Poutine Corée (Korean-style Gravy Cheese Fries)

Poutine Coree | www.kimchimom.comThe classic Québec poutine is made up of French fries, cheese curds, and a velouté sauce or brown gravy. Poutine is more familiar as a late night snack at a diner. In Boston, where I spent some time as a college student, the dish was better known as cheese fries. But I’m here to tell you that this dish can easily be thrown together at home. Variations of this Canadian import can be found in every region of the United States and the following are just a few examples:

Poutine Italienne: Uses marinara sauce instead of gravy.

Philly Fries: Topped with Cheese Whiz.

Chili cheese fries: Topped with beef chili and cheddar cheese.

Disco Fries: Also known as “Elvis Fries” are served mostly in northern New Jersey and select New York City diners. It is typically made with brown gravy, mozzarella, and heavier steak fries. Some sources cite that Disco fries are made with shredded cheddar cheese or American cheese.

You get the idea, French fries, cheese, and sauce. Voilà…poutine. Here’s a version I like to call Poutine Corée or Korean-style Cheese Fries. Be forewarned, this version has a bit of heat! By the way, here’s my sweet version of poutine!

Notes: Ideally, you want to top the fries with cheese curds. I used Farmer’s cheese for this recipe and in the past I found mozzarella to be a suitable substitute. This dish is best served hot and with a few cold brews!

Poutine Coree | www.kimchimom.com

Poutine Corée

Yields 3-4 servings

16 oz. bag of frozen French fries (medium to thick cut works better, crinkle cut is my fave)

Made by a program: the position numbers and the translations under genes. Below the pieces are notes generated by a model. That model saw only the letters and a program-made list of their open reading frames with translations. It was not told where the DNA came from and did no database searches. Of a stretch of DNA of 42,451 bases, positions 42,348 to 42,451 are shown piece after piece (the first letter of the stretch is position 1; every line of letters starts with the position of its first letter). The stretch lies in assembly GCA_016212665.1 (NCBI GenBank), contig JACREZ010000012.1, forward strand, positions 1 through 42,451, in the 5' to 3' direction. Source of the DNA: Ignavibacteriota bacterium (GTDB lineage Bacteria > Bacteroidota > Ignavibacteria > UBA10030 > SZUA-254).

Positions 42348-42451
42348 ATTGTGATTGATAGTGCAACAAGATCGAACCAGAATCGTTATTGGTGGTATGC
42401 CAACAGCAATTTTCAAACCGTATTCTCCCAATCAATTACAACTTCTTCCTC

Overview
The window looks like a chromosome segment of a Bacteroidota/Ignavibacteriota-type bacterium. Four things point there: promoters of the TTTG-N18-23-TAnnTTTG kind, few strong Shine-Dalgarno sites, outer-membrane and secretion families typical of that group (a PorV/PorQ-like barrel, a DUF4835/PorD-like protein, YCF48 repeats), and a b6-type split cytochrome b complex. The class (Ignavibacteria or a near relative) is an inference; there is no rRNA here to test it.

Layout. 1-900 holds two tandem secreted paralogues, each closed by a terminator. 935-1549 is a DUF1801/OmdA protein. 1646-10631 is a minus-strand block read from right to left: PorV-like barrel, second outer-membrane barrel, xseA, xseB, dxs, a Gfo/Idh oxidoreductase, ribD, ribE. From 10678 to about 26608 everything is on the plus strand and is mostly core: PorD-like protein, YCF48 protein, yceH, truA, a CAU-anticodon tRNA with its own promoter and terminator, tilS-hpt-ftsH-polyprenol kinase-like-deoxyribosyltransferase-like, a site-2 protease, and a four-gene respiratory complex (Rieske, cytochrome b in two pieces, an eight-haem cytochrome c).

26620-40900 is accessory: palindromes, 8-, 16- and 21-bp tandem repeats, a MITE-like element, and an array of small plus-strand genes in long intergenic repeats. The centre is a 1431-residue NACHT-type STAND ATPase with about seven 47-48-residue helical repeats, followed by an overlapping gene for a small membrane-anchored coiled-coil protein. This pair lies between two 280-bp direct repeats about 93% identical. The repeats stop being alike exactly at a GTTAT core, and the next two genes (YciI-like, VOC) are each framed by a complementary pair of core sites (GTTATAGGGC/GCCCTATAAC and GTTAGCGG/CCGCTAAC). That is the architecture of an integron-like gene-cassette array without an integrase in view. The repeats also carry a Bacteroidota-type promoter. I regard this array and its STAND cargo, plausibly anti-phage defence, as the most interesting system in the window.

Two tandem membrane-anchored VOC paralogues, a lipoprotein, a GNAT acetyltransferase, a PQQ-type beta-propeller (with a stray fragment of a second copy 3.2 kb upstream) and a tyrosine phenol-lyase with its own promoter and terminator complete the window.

1 tablespoon dwaenjang (Korean soybean paste)
2 tablespoons kochujang (Korean red pepper paste)
1 clove garlic, minced
½ teaspoon sesame oil
3 tablespoons unsalted butter
3 tablespoons flour
1 cup of chicken broth
4 oz. cheese curds OR Farmer’s cheese OR ½ cup of shredded mozzarella cheese

1 – Prepare French fries as directed on the package. You can prepare the sauce while the fries are baking.

2 – In a small bowl, mix together the dwaenjang, kochujang, garlic, and sesame oil. Set aside.

3 – Melt butter in a small saucepan over medium heat.

4 – Whisk in flour and cook until the roux (the base for the gravy) is light brown in color.

5 – Whisk in the chicken broth, pouring a little at a time. Whisk until sauce is thickened. If the sauce becomes too thick, whisk in a little more broth.

6 – Lower heat to medium-low. Whisk in the red pepper mixture.

7 – On a large platter or plate, layer French fries, cheese, and gravy. Enjoy!

  • http://crazyfoodiestunts.blogspot.com/ DB-The Foodie Stuntman

    I heard someone note the other day that the poutine is the next big thing in the culinary world. My first experience with it was with a friend of mine who owns his own restaurant and he has on his menu a braised short rib poutine. Despite the variations, I can see the appeal and this version is no different. It looks delicious.

  • Alice Choi

    OMG, I love this!!!!! Back in March, when I was in LA, I went to Seoul Sausage and they do a Galbi Poutine. Basically what you have with galbi and pickled onions on top. Freaking heaven. I LOVE this!!! Damn girl, I love the new energy or new inspiration you have now (after reading that one post re: blogging), because your recipes have been fabulous!!!! I love this! hot! hot! very hot!

  • Nancy

    Ames, I LOVES me some poutine and your version looks kick ass! Who can resist french fries, sauce and cheese? A big hells yeah to all of this!

  • oneworldplate

    This looks amazing! I’m going to try this out soon.

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  • Christine Pittman

    Oh wow! I love this twist on poutine. It’s brilliant! Bring n the heat!